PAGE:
Whenever I find myself driving on the solitary stretch of U.S. 95 outside Tonopah, I often wonder what the boom years were like.
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On Monday, the nation marks a federal holiday in Dr. Martin Luther King Jr.’s honor. It’s long past time to fully embrace King’s great legacy by spreading his namesake boulevard across our valley.
North Las Vegas Mayor John Lee managed to balance skepticism with optimism in his State of the City speech Thursday at the Aliante. He even coined a word to describe the feeling: “skeptomistic.”
Most of Las Vegas Mayor Carolyn Goodman’s recent State of the City speech tilled familiar ground. She praised members of the City Council, highlighted progress being made with downtown redevelopment and mixed in a little schtick to lighten what otherwise was a paint-by-numbers presentation.
The Las Vegas nightclub scene boasts good times for patrons and big profits for management, but a lawsuit filed in U.S. District Court threatens to disrupt the party for powerhouse local operator the Light Group.
Even on its best day no one would have mistaken the Klondike Hotel and Casino for a Strip mega-resort.
Call it rank speculation from the edge of the arena, but it’s hard to believe the PRCA won’t make a counteroffer that enables the National Finals Rodeo to remain in Las Vegas.
In shelving his attempt to become the general manager of Southern Nevada’s water works before Tuesday morning’s meeting, County Commissioner Brown removed the drama and potential for fireworks from a highly politicized process.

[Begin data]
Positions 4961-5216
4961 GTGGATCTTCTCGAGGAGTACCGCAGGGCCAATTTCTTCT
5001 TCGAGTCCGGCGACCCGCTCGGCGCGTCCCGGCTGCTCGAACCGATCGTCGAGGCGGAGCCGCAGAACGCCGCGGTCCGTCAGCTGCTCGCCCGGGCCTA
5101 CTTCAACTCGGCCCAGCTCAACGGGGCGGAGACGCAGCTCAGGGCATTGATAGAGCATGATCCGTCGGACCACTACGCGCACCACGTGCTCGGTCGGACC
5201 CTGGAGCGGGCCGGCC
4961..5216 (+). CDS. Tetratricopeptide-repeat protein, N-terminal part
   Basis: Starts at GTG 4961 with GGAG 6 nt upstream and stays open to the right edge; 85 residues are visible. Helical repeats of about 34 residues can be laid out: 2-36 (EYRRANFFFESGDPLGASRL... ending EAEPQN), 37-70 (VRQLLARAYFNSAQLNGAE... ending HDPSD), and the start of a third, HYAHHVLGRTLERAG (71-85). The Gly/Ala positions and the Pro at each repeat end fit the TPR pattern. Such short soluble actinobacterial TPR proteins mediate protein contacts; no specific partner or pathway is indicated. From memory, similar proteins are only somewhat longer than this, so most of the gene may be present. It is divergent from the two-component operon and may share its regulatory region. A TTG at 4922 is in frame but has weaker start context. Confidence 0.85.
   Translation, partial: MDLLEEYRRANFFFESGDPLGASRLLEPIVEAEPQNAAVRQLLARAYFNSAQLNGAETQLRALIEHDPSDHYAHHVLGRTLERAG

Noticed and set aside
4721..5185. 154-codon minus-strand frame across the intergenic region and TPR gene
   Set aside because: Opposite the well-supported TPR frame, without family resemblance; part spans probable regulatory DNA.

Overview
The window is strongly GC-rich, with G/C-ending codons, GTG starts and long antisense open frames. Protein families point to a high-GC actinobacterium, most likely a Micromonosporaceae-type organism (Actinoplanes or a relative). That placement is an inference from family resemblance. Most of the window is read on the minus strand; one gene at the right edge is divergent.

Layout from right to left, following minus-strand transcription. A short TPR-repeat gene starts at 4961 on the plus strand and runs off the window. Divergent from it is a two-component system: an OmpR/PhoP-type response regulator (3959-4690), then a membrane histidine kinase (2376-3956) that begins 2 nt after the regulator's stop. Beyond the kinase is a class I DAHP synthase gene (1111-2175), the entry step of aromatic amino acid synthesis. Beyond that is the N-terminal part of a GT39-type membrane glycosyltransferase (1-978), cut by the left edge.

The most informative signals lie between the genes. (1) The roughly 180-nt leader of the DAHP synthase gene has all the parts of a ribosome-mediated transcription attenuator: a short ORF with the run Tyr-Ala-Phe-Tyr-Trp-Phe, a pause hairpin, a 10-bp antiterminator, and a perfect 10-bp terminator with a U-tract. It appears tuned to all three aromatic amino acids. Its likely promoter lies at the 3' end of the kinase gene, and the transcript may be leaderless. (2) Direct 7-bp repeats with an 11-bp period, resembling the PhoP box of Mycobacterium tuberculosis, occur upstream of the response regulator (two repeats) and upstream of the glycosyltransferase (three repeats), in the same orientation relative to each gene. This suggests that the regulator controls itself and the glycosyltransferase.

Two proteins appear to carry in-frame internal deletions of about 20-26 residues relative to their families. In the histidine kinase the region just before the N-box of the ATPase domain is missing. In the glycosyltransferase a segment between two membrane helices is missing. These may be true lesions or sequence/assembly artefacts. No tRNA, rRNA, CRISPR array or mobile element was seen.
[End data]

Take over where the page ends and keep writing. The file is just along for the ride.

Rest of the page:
The development buzz in Las Vegas these days is focused almost exclusively on the growing influence of Tony Hsieh and his Downtown Project, but there’s another big player on the scene: The Cordish Cos.
I cut off the end of my brother’s finger once. He laughed and cursed, but eventually forgave me.
When I make a promise, I keep it.
Veteran Metro vice Detective Chris Baughman continues to grow as a writer with a wealth of material from his longtime work as a leader of the department’s Pandering Investigation Team.
An intriguing email crossed my desk this past week from the Las Vegas Global Economic Alliance.
Sheriff’s candidate Larry Burns blew away the rest of the field in a recent internal survey of rank-and-file Metro officers conducted by the Police Protective Association.
There are cities with greater literary traditions than Las Vegas, but you’ll have to look far to find one with more colorful characters. Three books published this year illustrate that truth.
If the Clark County sheriff’s race were an old-fashioned pistol duel, two of the leading candidates would be ably supported by formidable seconds.
Las Vegas firefighters continue to spread lifesaving cheer in what can literally be described as a heart-warming style.
Imagine the Republican National Convention coming to the Strip in July 2016, and the first image that comes to my mind is a sea of pale skin sizzling poolside. Whoever has the sunscreen concession is sure to make a killing.
Interested buyers continue to float offers for downtown’s historic St. Joseph’s Catholic School, but none has yet reached its $2 million asking price.
It was hard not to get caught up in super salesman Neal Smatresk’s high-energy spiel. Barely four years later, Smatresk just closed the deal on the president’s job at the University of North Texas, Denton. Las Vegas townies are still tuning up their trombones, but our music man is moving on.
For many Americans, perhaps most, today is best known as “Black Friday,” one of the busiest shopping days of the year. Although I realize its going against the crowd, I prefer to think of it as the National Day of Listening.
Fred Hesse was the mayor of Las Vegas from 1925 to 1931 during the heart of Prohibition. He believed in the power of booze and the potential of Fremont Street.
Some days it seems all roads lead to Las Vegas. That includes one of the darkest days in American history, Nov. 22, 1963.
On the morning of Nov. 22, 1963, G. Robert Blakey was a young lawyer with a bright future in the U.S. Department of Justice.
Like most people who travel on US 95, Malek and Jody Davarpanah could say they’d been through Goldfield. But the truth is, they never thought they’d end up living here.